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FEATURE

Dismantling The Other Acclaimed television creator Bevan Lee is opening Australia’s eyes to the electroshocking portrayal of forbidden gay love in the 1950s. Interview by Matthew Myers.

Bevan Lee (left) with A Place To Call Home leading lady Marta Dusseldorp.

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DNA: The gay aversion therapy storyline on A Place To Call Home is quite unique to Australian TV. What has the audience reaction been? Bevan Lee: So far we have had shocked and sympathetic responses on the fan sites. The number of comments of the ilk of “I had no idea this sort of thing happened” is a sad reflection of how the past can be forgotten and consequently lessons not gleaned from it. What triggered you to bring this storyline to light? I was interested in dealing with social and moral areas in which change has, or hasn’t, taken place in the last sixty years and highlight how much we have changed as a nation in some areas and indeed how little in others. Sadly, prejudice and bigotry will always be with us. Hopefully this story might alert people to be ever-vigilant. We have gained so much regarding attitudes to homosexuality, but we have much to lose if certain members of society have their way in turning back the clock. Did you conduct much research into the Australian history or real life cases? I did a lot of anecdotal research, as so much of what went on back then was behind closed doors, society draping a veil of shame over the whole matter. We also talked to practitioners in the psychiatric field to get a sense of perceived history within the discipline. Remember, at the time homosexuality was a crime in the eyes of the law and an illness in those of the medical establishment. Given the sympathy this storyline raises, do you think there are still those who think the opposite? Of course. There are some people who simply see homosexuals as ‘the other’, just as Jews were seen by the Nazis, as many races were and are seen by the white man, as our own indigenous population are seen by so many of their fellow countrymen. Once the other is created, it is a case of goodbye [to] empathy. And that can lead to all sorts of treatment to any group so placed in the eyes of any nation. Welcome to Russia 2014. Do you think there is a generation of younger gay people who are unaware of gay aversion therapy – as part of their gay history? Without a doubt. It alarms me how ignorant the current gay generation are overall of the struggles that won them their current limited freedoms. In the story, James’s father George was very negative after discovering his son’s secret,


even calling him a pervert. Was there a motivation for that change in his otherwise placid character? It was there because it was utterly true to what would have been the reaction of the character at the time. Even today, in more enlightened times, many basically decent fathers would recoil from news that their son is a homosexual. I know of very few parents who would strike up the band. The doctor who deals with James appears genuine and sincere about helping him. Do you think in reality that such medical professionals had a compassionate and legitimate intent? I did not want to characterise the doctor as some mad homophobic zealot. To do so takes the onus off society. If we can dismiss what is done to James as the viciousness of one prejudiced man, then society is off the hook. The story takes place in a time in which we were dubbed as ill because we felt love in a different way and people could think they were doing the right thing by us to suggest a frontal lobe lobotomy to remove the condition. You’ve written for many Australian TV shows, creating a few gay characters. Are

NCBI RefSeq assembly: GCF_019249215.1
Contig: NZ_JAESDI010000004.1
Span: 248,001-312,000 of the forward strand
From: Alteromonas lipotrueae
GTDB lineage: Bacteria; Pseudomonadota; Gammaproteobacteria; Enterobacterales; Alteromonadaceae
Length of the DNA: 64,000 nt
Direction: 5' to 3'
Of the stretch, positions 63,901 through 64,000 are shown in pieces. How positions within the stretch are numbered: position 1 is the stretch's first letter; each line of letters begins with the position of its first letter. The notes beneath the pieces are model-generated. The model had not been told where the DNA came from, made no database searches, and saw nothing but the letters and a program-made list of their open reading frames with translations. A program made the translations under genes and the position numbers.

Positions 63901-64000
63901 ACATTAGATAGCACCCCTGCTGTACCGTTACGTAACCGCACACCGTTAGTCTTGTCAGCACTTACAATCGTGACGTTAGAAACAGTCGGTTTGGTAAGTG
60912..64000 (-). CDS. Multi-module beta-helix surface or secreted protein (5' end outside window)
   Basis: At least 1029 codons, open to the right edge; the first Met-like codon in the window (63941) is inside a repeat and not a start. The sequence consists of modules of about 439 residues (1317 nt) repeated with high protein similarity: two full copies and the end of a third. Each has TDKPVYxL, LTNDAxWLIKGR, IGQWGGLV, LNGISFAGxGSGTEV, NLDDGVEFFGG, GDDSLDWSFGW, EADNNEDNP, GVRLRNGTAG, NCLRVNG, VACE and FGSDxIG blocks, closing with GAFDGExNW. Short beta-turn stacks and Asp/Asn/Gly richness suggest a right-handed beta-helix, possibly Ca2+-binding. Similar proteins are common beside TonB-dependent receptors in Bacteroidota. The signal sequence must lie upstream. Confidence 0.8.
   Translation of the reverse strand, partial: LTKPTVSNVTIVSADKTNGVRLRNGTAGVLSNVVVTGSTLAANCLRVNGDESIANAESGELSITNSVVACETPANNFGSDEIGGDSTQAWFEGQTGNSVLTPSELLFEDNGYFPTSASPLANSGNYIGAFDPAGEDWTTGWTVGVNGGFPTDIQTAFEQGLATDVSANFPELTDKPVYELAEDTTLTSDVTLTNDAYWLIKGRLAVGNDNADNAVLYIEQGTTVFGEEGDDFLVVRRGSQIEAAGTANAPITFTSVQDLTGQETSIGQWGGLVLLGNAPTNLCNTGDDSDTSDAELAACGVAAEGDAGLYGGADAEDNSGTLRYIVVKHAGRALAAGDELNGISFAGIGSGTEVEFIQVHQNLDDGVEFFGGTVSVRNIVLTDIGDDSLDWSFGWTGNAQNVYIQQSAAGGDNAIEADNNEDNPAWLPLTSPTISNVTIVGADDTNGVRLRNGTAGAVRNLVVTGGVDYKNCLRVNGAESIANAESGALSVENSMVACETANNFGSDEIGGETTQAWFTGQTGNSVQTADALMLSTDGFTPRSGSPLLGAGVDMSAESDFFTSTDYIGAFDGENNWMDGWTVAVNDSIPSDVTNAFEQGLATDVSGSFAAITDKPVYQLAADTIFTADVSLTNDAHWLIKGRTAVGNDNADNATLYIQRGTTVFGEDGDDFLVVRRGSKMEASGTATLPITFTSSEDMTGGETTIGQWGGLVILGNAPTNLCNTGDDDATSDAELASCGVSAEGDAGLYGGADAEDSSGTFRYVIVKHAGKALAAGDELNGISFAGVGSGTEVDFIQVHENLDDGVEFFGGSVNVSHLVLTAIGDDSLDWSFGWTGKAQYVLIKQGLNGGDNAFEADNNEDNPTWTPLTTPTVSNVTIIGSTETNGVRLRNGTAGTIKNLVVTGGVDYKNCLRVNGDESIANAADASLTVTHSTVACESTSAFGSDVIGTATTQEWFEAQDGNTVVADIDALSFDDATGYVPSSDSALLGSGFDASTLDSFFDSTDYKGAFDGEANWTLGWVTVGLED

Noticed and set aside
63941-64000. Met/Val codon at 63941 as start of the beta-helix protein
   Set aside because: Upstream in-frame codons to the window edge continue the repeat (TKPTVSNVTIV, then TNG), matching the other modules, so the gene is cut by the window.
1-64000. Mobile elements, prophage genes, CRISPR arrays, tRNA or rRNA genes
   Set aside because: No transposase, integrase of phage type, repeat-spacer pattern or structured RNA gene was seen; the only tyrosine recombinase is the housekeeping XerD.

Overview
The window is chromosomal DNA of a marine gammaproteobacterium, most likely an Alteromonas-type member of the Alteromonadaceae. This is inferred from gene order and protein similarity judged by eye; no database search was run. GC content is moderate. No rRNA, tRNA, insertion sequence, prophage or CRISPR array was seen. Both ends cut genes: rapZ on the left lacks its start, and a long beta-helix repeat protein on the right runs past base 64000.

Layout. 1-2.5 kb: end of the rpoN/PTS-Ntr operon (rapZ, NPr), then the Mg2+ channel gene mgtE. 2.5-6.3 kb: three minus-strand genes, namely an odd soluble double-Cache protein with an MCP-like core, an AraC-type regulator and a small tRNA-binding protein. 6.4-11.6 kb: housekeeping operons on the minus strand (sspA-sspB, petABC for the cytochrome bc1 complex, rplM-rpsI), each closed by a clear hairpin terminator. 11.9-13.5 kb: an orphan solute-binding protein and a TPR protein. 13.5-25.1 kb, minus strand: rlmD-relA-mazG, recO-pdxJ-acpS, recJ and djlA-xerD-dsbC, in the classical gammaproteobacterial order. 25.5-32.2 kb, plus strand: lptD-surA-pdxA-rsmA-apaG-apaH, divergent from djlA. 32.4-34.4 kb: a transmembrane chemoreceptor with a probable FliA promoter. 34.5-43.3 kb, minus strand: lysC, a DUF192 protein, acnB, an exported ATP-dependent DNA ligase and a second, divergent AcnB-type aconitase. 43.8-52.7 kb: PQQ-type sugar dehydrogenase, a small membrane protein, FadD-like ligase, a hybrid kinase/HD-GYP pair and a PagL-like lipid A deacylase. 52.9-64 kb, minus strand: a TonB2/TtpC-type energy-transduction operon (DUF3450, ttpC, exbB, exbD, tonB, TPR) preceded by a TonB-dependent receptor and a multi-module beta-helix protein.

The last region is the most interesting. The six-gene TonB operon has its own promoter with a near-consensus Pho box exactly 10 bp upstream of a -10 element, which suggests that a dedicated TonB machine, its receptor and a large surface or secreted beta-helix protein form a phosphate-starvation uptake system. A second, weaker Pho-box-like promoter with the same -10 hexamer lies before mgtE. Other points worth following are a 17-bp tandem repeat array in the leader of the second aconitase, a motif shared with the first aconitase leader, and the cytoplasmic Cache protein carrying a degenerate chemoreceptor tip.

there any in particular that you hold close to your heart? I have had gay characters in all my shows. The other main one was Jonathan, a three series regular in Winners And Losers. He was a great fan favourite. But I am particularly fond of and proud of A Place To Call Home. I think the James Bligh story, and its James/Harry romance component, especially knowing where the full arc of the story goes, is one of the strongest and most

At the time, homosexuality was a crime in the eyes

of the law and an illness in those of the medical establishment.

impactful gay stories written for Australian television, without a doubt for Australian commercial television, since the days of the iconic Don and Dudley in Number 96. Your characters tend to be very original. My main feeling, with all of my gay characters and stories, has been to write gay stories that do not preach to the converted; that do not just get through to those with the rainbow flag already on the wall. I want to write them for the heartland, where understanding does not necessarily abound, and in a way that makes people who do not feel simpatico towards gay people possibly experience a shift in their attitude. I want my gay stories to make the unempathetic feel empathy, make them think “Gosh, they’re a lot like us”. I want to help diminish the sense of gay people as the other. How do you feel when a show you have created becomes a success? It’s like any parent showing their baby to the world. The oohs and ahhs of approval make the gruntings, groanings, pain and labour of birth all worthwhile. See our feature on gay aversion therapy on the following page.

The dapper cast of A Place To Call Home.

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Bevan Lee  

Acclaimed television creator Bevan Lee is opening Australia’s eyes to the electroshocking portrayal of forbidden gay love in the 1950s. Inte...

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